• Working out the likely time required for the task, including a list of reasonable time scales for a variety of jobs
  • Explanation of skill levels
  • Paying for materials costs
  • Transport required to a place of work, and how to include travel time
  • Making a suitably detailed request and profile

What would be the benefits of such a programme?

The programme would empower younger artists, those usually exploited in the current system, by equalising and acknowledging their investment and showing a proven track-record of their experience. While an artist at the beginning of their career might not find the resource as useful as an established artist working towards a big project, these younger artists could gain experience with more established artists on their own terms.

A time bank can ensure work is shared equably around the network, and a calendar would facilitate time management. This enables asymmetrical working patterns when not a direct, concurrent exchange. Artists get, and give, the work they need when they are able.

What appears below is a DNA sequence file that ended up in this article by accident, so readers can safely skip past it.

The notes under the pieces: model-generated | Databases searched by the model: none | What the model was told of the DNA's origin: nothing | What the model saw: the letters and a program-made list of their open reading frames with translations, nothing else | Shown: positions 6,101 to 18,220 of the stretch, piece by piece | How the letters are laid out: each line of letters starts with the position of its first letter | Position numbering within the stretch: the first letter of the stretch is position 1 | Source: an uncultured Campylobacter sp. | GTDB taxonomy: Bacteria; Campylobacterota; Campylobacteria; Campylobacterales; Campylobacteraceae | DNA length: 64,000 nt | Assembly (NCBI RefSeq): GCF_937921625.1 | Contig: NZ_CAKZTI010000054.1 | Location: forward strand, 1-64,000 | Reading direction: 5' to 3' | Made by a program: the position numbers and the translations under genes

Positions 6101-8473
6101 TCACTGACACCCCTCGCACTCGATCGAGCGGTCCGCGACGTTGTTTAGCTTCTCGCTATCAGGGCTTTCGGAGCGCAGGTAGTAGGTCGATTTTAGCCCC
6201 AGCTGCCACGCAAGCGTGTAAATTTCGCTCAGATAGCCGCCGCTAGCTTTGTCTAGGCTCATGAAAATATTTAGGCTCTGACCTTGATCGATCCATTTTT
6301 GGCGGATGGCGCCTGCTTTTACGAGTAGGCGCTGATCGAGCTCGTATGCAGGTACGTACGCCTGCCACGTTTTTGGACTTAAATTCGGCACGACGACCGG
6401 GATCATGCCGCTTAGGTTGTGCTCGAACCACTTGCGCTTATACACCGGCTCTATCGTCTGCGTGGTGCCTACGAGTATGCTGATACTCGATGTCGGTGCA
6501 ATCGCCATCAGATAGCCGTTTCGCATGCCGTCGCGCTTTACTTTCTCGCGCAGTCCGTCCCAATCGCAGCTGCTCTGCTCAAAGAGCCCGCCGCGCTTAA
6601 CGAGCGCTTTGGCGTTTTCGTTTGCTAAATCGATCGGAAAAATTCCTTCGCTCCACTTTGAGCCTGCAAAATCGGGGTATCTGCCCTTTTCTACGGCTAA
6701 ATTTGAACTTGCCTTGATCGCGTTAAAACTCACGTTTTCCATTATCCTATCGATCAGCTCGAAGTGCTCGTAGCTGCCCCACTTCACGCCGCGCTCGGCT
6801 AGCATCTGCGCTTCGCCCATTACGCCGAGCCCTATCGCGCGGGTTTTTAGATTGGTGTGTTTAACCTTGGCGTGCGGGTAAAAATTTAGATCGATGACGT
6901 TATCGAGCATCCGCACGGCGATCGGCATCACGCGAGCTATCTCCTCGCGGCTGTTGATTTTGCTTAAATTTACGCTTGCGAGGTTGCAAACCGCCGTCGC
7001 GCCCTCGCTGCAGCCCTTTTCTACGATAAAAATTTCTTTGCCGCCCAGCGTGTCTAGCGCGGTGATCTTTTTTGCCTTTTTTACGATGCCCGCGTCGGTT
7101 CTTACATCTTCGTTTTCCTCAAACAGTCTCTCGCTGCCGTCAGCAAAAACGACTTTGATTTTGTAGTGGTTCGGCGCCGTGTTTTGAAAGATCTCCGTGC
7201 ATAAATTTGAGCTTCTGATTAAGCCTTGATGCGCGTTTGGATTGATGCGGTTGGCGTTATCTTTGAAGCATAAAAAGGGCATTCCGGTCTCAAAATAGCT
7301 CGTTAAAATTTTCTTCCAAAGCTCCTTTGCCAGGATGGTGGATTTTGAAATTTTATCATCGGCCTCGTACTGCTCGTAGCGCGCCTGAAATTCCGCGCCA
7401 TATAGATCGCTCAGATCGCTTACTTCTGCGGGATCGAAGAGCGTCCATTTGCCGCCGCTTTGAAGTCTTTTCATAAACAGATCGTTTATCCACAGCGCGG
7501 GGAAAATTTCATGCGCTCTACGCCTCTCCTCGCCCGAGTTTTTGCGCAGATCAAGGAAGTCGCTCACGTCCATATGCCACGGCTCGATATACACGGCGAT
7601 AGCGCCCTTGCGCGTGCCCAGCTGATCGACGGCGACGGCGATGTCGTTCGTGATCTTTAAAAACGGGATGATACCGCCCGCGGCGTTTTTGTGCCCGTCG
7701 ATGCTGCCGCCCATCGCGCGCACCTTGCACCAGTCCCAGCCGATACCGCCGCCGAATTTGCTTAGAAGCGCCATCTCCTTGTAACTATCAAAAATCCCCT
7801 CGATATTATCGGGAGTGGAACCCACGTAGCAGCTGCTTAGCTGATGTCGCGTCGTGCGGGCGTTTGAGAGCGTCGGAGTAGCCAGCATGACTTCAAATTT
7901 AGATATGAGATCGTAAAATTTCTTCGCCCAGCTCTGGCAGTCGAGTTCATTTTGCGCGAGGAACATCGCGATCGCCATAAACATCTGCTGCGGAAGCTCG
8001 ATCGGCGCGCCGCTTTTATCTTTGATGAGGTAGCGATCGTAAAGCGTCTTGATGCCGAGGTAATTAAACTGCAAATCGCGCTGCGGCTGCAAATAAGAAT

Reflecting on how artists define their own skills and needs will help define and identify your own.

What problems might this programme encounter?

The main problem would be ensuring honesty about the time spent on a job, with the potential to abusing the system. Some artists will find having to invest time before getting any back a problem too.

Further research available

Stephanie Diamond / Listings Project (NYC)

Artist project Time/Bank founded by artists Julieta Aranda and Anton Vidokle for e-flux.

A critical voice

Two artists who were unable to join the group sent a separate response critical of the idea of a mutual time bank for artists:

“Much of this is based on a Marxist critique of alternatives to money and has been outlined extensively online.

To boil it down, we don’t think replacing one currency with another solves anything because it doesn’t address unequal distribution. Time seems like a more ‘natural’ unit than money superficially, but that ignores the disparate levels of access to skills and resources, not to mention biological differences, that produce different capacities for productivity per hour.